Bits of unneeded romance and a meh double-twist are the only hiccups (and small ones at that) in this solid, no-frills heist thriller. The planned deceptions are fun and well-crafted with just the right amount of wrenches thrown in, and the intertwining of it all with the World Cup excitement was a nice added touch. I was waiting for some more noble motivations for both Thom and the crew to make themselves plain but in the end, leaving it with the chaotic-neutral “passion” felt refreshing.
7/10 (Good)

Worth (2020)

Kenneth Feinberg, a powerful D.C. lawyer appointed Special Master of the 9/11 Fund, fights off the cynicism, bureaucracy, and politics associated with administering government funds and, in doing so, discovers what life is worth. (Letterboxd)
A smooth and well-balanced mix of compelling legal procedural and emotive drama that ends nicely with the climax of Ken’s character arc (“You’re nothing like him”). Some of the script is a bit on the nose, some supporting performances slip up, and the dead screen-space for some of the dialogue scenes is strange, but it’s made up for by some moments of cinematic excellence (see the gradual realization on the train), great performances by the main trio, and some cool camerawork in other places.
7/10 (Good)

The Green Knight (2021)

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Sir Gawain, King Arthur’s reckless and headstrong nephew… embarks on a daring quest to confront the eponymous Green Knight, a gigantic emerald-skinned stranger and tester of men. (Letterboxd)
Gets off to sort of a bland start pre-quest, with more to chew on in acts two and three. Aside from the riveting final meeting, even those are hard to engage with in the moment (the visuals are great but the bizarre symbolism and plot movements are hard to wrap your head around), but looking back, it’s impossible not to appreciate the poetic artistry of it all, from its thought-provoking take on the classic “hero’s quest” story arc to its almost playful engagement with themes of time and honour.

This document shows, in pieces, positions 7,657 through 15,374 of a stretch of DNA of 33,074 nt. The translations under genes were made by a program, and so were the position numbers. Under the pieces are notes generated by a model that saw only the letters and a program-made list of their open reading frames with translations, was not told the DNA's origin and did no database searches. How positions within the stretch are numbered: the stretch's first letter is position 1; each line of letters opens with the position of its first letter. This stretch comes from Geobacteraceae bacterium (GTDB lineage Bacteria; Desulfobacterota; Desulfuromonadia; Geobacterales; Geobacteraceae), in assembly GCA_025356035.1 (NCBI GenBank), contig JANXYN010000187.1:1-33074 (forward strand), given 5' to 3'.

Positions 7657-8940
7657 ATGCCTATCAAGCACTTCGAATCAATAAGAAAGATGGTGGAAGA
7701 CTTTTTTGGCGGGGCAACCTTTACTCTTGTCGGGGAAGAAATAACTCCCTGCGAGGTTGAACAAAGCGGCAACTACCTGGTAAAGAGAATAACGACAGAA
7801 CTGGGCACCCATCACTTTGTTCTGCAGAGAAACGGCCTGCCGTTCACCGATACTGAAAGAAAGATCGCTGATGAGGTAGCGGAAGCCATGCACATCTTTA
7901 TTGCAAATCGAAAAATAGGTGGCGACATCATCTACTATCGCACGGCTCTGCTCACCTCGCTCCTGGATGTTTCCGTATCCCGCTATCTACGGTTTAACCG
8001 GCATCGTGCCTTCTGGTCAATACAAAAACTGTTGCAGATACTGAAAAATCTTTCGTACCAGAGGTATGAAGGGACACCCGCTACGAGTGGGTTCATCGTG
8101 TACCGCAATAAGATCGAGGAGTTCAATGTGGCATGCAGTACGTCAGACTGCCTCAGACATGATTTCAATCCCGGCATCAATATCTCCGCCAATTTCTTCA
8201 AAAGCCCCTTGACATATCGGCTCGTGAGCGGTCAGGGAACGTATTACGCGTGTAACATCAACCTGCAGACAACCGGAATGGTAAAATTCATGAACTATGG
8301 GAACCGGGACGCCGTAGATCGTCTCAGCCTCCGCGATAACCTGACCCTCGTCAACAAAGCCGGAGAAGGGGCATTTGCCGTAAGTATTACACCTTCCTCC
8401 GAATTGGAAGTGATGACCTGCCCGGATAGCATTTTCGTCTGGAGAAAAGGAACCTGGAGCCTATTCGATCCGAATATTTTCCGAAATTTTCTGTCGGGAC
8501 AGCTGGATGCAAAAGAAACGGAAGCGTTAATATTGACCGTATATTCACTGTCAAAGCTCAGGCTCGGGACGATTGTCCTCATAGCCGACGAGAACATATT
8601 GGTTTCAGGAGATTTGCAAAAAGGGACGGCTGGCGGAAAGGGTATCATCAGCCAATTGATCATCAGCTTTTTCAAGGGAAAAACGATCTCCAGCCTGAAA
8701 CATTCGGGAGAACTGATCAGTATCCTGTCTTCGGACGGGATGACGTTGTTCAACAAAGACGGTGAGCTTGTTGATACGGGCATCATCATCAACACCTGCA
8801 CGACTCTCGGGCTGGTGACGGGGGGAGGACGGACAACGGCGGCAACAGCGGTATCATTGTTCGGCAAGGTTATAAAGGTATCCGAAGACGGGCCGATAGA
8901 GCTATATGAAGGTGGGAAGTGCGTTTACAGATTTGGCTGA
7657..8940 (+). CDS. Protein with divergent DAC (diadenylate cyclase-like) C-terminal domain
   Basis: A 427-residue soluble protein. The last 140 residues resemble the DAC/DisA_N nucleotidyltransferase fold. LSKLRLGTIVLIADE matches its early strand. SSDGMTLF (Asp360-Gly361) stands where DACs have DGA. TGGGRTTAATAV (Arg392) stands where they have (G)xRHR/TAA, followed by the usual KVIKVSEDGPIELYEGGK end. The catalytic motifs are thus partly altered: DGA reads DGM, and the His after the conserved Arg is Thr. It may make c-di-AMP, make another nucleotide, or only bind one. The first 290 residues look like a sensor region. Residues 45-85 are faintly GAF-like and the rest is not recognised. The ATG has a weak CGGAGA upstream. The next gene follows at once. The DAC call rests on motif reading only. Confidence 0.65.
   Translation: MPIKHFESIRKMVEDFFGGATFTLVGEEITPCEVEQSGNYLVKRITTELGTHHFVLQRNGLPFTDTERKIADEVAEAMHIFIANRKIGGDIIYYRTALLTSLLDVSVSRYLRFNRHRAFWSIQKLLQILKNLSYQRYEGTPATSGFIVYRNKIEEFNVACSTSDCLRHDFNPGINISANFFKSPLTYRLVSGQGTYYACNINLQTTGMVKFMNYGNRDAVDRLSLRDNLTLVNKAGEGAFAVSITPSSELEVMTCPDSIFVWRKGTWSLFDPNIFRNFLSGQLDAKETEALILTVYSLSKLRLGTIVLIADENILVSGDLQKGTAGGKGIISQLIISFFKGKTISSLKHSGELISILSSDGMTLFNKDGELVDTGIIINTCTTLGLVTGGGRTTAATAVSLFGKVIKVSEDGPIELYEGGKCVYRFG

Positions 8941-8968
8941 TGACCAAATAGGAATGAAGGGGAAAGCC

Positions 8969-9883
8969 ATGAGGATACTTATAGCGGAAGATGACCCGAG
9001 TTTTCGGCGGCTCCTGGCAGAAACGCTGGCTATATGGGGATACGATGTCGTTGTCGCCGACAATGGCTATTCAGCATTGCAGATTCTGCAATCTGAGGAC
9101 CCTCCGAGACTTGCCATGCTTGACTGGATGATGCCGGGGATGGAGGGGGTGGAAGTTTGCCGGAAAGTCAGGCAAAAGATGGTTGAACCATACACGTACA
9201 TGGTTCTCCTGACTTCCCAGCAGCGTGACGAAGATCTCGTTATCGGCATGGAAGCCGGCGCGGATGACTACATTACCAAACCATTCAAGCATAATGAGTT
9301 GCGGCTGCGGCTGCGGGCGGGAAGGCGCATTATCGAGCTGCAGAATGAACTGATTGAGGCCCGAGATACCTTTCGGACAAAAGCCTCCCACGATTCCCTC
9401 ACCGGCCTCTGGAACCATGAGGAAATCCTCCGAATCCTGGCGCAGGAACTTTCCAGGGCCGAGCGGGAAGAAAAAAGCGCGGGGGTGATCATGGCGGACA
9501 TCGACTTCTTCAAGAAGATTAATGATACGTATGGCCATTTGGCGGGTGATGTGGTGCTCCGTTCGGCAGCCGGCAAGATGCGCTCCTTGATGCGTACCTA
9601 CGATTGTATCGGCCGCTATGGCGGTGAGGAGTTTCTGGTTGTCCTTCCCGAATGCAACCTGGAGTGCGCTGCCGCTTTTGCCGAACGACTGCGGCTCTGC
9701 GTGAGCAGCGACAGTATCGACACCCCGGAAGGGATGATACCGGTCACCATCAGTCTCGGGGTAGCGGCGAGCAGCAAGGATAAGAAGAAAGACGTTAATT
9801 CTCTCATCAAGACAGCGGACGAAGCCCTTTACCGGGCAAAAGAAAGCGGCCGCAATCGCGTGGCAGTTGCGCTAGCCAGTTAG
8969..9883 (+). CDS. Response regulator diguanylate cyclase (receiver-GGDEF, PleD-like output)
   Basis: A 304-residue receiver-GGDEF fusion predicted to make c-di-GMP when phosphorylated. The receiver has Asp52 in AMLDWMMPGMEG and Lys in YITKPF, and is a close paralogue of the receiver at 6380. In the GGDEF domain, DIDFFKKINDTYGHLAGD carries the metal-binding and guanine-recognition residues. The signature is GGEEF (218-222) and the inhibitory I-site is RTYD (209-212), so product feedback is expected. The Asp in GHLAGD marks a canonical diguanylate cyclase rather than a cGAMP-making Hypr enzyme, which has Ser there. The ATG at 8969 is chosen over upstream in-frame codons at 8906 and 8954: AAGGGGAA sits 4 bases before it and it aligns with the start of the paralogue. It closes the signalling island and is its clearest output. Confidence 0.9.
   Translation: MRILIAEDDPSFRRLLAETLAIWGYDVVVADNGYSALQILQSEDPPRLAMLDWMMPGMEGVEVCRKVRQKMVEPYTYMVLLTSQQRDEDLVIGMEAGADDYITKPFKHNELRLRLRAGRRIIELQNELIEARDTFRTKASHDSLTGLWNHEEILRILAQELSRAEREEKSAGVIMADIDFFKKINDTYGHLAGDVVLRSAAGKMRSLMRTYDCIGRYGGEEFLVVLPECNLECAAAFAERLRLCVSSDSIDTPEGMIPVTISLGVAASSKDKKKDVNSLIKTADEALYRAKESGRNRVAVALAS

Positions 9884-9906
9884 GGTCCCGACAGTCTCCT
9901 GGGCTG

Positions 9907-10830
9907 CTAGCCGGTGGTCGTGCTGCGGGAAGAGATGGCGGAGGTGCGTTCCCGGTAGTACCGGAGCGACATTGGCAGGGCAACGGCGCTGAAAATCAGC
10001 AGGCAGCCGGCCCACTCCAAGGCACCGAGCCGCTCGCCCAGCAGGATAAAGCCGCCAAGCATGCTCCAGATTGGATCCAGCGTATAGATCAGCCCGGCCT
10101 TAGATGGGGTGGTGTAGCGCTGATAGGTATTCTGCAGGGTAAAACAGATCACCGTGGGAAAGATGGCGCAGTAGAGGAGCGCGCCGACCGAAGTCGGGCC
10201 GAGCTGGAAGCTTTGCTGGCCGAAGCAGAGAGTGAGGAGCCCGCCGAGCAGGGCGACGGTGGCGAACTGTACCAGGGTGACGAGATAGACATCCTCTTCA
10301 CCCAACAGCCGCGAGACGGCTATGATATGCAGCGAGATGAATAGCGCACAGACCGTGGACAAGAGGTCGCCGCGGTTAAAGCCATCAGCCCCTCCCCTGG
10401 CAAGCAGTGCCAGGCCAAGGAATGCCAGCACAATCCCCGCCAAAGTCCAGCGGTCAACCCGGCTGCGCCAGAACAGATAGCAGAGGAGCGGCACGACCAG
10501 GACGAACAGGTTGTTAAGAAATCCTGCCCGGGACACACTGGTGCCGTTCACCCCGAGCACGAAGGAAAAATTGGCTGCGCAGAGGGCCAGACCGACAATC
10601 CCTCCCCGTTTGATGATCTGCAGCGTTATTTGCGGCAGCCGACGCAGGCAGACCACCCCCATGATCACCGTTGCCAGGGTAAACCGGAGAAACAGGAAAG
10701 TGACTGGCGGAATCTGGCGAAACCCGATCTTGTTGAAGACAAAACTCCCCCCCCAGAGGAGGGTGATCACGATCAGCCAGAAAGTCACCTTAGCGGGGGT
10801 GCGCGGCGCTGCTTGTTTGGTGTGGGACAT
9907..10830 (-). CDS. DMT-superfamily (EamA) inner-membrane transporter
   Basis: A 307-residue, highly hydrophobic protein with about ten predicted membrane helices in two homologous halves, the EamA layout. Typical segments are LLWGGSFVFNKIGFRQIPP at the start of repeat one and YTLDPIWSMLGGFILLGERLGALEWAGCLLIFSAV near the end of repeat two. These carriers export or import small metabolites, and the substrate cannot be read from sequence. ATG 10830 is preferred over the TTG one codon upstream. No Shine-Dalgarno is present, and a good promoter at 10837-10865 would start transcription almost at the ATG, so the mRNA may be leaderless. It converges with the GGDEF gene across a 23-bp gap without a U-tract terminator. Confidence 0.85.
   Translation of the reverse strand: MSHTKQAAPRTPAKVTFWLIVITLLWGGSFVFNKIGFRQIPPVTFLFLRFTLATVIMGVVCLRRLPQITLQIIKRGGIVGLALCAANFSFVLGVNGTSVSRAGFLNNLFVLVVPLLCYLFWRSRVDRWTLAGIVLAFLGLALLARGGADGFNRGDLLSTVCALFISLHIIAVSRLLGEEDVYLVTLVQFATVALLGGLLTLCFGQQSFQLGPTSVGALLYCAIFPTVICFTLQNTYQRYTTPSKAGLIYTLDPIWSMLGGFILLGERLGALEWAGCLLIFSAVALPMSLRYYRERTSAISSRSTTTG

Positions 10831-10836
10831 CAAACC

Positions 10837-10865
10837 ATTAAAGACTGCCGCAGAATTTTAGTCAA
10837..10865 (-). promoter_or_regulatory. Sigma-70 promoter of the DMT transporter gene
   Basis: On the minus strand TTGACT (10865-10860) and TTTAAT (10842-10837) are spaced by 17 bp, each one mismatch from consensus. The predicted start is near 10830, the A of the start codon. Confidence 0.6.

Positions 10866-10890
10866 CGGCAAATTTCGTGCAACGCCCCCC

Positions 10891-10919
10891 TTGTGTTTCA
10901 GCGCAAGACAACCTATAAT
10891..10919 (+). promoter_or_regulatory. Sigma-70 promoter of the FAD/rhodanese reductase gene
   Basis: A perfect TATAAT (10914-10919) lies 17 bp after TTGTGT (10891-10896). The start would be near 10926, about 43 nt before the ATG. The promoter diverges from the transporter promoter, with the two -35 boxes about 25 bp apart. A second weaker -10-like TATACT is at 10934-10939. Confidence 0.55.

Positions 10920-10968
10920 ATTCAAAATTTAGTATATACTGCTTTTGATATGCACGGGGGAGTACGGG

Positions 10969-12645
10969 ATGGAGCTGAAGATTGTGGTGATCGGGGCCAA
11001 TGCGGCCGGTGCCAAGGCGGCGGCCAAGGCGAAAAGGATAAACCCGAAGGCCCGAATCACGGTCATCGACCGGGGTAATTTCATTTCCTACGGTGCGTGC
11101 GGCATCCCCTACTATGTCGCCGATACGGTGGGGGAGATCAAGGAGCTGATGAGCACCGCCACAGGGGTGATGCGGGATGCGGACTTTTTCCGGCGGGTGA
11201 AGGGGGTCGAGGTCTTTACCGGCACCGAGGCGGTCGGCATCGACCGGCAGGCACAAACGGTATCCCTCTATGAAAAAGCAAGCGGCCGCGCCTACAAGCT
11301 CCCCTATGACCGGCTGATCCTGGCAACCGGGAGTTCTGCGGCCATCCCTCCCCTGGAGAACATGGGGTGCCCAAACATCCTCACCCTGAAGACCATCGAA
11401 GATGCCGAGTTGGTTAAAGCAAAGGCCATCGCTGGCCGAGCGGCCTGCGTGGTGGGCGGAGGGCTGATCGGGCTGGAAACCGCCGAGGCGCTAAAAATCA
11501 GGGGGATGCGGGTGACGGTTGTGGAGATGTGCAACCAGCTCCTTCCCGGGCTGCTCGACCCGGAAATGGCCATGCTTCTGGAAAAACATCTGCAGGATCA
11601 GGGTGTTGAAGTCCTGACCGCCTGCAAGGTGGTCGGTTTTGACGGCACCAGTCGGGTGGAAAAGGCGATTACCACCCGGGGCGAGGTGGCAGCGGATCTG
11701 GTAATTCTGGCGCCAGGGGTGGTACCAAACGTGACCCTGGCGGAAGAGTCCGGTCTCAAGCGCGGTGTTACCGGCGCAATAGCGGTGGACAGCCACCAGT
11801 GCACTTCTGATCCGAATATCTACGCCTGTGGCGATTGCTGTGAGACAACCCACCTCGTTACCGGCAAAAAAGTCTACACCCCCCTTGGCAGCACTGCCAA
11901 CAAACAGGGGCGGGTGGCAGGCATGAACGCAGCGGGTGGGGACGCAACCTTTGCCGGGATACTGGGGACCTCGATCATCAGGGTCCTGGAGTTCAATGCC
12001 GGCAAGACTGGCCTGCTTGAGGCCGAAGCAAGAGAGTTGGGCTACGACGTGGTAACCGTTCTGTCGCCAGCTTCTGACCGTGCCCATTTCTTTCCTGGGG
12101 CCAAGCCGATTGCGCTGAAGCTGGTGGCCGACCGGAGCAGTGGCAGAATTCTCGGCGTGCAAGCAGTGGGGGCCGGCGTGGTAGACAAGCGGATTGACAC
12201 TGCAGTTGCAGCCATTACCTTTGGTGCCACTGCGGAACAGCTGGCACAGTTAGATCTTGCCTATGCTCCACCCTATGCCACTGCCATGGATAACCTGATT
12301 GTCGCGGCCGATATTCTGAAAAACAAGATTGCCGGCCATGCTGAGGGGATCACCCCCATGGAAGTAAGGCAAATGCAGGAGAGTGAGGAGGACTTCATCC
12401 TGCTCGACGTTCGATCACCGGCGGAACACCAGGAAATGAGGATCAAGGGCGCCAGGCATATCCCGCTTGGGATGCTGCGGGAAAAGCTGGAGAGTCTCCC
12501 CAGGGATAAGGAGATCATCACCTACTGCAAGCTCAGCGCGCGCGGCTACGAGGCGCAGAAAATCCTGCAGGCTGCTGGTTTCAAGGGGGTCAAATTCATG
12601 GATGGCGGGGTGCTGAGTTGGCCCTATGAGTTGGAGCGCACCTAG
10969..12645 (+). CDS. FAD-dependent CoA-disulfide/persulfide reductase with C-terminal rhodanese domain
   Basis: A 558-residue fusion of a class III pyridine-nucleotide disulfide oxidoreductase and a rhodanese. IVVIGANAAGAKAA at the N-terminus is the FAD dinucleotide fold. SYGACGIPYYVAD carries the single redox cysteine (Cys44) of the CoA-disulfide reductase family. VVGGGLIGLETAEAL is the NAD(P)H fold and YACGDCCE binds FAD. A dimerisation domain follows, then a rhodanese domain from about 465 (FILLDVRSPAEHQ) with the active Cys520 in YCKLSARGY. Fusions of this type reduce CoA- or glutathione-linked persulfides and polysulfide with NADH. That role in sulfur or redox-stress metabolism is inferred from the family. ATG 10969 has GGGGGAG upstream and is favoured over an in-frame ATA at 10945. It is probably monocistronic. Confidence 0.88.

7.5/10 (Really Good)

Fear Street: Part Three – 1666 (2021)

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In 1666, a colonial town is gripped by a hysterical witch-hunt that has deadly consequences for centuries to come, and it’s up to teenagers in 1994 to finally put an end to their town’s curse, before it’s too late. (Letterboxd)
Y’all, the 1666 portion here is badass (see the superbly scored scene with Sarah and Hannah in the chapel: “I don’t fear the devil.. I fear the mother who would let her daughter hang.. They want a witch? I will give them a witch”). The progressive twist on the previously told origin story is deliciously satisfying and retroactively adds some real beating-heart emotion and stakes to the trilogy, which is wrapped up nicely in the return to 1994, albeit without reaching the same emotional heights.
7.5/10 (Really Good)

Old (2021)

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A family on a tropical holiday discovers that the secluded beach where they are staying is somehow causing them to age rapidly, reducing their entire lives into a single day. (Letterboxd)
A fascinating concept is buried under atrocious acting and dialogue (lots of telling not showing and then telling some more: “I need to visit my sister, she’s a psychologist too-” WHO CARES), a back-and-forth-spotlight narrative on the beach that’s chopped up like a middle school stage play, camerawork that somehow depletes the suspense and horror instead of adding to it, and an over-explained ending that mars any thematic poignancy that came before (see the “what were we fighting about” scene).
4.5/10 (Bad)